His Experience with 40 Under 40 and Bulldog 100: “I’m very proud of having these recognitions. I’m a Bulldog through and through, so it was a really big deal to me personally, but it’s also been a great addition to my resume. Living in Atlanta, and building homes for people in Atlanta, we run across a lot of fellow Bulldogs. Most Bulldogs keep up with UGA, so most of them have seen our recognition. It’s very reassuring for them when they’re deciding to do business with me.”

Kevin, second from right on the back row, and other Terry College grads at the 2016 40 Under 40 Celebration.

Future Goals: “Since being named Bulldog 100 the first time, the business has doubled in size – it’s grown significantly. Our goal is to keep growing and keep doing what we’re doing, but do more of it. [Homebuilding] is such a large and growing market; I feel like the sky’s the limit, and we can just keep growing each year.”

UGA’s Role: “Starting with undergrad, and then getting my MBA from Georgia later in life, both degrees certainly prepared me for the world I’m in – the business world. The MBA program was fantastic and just what I needed to really grow my business. On a social level, the connections I’ve made through UGA are helpful. That instant bond you have with another bulldog is priceless.”

Tips for Success: “Regardless of what you’re going to do, if you’re planning to own and operate your own business, study finance. Everything revolves around that. Second, keep networking. UGA has such a huge alumni base, especially in Atlanta, so take advantage of that.”

40 Under 40 and Bulldog 100: Christy Hulsey

Written by Claire Dickey

We caught up with Georgia graduate Christy Hulsey, who has been recognized through the 40 Under 40 and Bulldog 100 programs, to learn about how these recognitions have enhanced her career and network. According to Christy, her greatest strength lies in her ability to create a strong team, and we chatted with this exceptional alumna to learn about her team’s accomplishments. Nominations for the 2018 Bulldog 100 are open through May 31. 

Christy Griner Hulsey:

  • 40 Under 40, Class of 2014 and Bulldog 100 2014 and 2017
  • ABJ ’98
  • Creative director and owner of Colonial House of Flowers

What She Does: “Colonial House of Flowers was started in 1968, and we’ve been designing flowers ever since. We have a historical and legendary local shop, and now host workshops, teach classes and do events all over the country.”

Her Experience with 40 Under 40 and Bulldog 100: “It’s meant everything to me; [the recognitions] give you credibility. Our shop was 50 years old when I came in, and it was in really bad shape. So, when we started getting awarded for growth, like with the Bulldog 100, it gave people, locally and regionally, confidence in our shop and that it would be around for another 50 years. Going [to UGA], and then being awarded by UGA, has been one of the most special things to me.”

Future Goals: “We’ve just been named the 2017 Mayesh Design Star, which is really big. This is the first time they’ve had a flower workshop tour that goes around the country – it’s eight cities in one year. We’re also doing workshops with Pottery Barn in five of those cities.”

UGA’s Role: “The advertising I learned though Grady is what saved my business, because I had no prior experience with floristry. I’m able to write copy, headlines and create a visual story that people can use. The idea of a flower shop is gone. Historically, flower shops have a certain brand and a certain look. They don’t normally focus on advertising and branding methods. Being able to come in with a fresh perspective and offer new advertising – that’s what saved our business, hands down.”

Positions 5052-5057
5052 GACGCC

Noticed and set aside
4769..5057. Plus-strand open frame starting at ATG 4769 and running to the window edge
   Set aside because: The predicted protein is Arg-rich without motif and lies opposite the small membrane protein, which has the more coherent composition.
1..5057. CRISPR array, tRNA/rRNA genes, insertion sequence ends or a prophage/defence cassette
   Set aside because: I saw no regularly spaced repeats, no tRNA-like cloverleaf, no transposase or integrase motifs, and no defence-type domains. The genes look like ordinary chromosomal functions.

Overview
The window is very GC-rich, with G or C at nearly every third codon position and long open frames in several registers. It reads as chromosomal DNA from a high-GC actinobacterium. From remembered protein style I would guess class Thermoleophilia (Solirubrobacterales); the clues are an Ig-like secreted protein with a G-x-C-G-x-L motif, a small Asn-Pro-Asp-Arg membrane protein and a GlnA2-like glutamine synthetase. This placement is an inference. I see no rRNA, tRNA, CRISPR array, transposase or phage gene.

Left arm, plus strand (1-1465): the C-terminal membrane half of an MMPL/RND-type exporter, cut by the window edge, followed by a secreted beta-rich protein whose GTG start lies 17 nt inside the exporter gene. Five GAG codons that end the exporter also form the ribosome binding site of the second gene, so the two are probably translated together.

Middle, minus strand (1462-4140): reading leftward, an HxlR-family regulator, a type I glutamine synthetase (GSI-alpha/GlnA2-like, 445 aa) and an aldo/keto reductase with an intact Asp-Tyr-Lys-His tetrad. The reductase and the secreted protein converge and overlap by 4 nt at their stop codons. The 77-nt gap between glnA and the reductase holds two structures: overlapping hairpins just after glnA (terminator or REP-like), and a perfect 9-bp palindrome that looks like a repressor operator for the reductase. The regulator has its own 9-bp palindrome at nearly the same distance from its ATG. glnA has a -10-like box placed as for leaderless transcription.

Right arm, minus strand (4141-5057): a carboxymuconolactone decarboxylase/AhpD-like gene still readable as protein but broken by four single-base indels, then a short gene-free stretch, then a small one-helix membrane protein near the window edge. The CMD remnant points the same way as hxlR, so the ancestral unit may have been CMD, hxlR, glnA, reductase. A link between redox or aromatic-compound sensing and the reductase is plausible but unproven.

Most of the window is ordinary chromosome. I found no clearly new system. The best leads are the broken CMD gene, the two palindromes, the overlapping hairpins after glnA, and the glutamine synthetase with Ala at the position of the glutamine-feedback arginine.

Tips for Success: “I really believe that you can build a business and a life that’s Y-O-U by bringing your individual skills to it. For me, advertising, journalism and writing are what I like to do. I also really like to lift other people up, so I’m able to bring that to floristry. Bloom where you’re planted, and bring the skills and the heart to whatever you want to do.”

Two UGA buildings named for business leaders

Two new University of Georgia buildings have been named in honor of donors with lasting connections to the Terry College of Business.

Construction of Benson Hall and Moore-Rooker Hall is near completion as part of the second and largest phase of UGA’s Business Learning Community. The buildings are located on the Athens campus at the corner of Lumpkin and Baxter streets.

“I want to thank these outstanding alumni for their tremendous loyalty and support,” said President Jere W. Morehead. “Their generous gifts will enhance the learning environment for business students at the University of Georgia for generations to come.”

The two new buildings adjoin Amos Hall, the centerpiece of Phase II’s construction, and are next to Correll Hall, which opened in 2015.

“We are honored to name these buildings for such respected leaders in the business community. I am especially grateful for the faith and confidence these alumni have demonstrated in the future of the Terry College of Business,” said Dean Benjamin C. Ayers. “We’re very excited for completion of the second phase of construction this summer, when all of our faculty and students will be able to work, learn, study and collaborate in business school facilities that are second to none.”

The naming of Benson Hall and Moore-Rooker Hall was approved earlier this spring by the Board of Regents of the University System of Georgia.

Benson Hall, on the business school’s east side facing Lumpkin Street, is named in honor of three generations of one of Athens’ well-known families: patriarch W.H. “Howard” Benson, son H.E. “Ed” Benson, and grandson Larry R. Benson.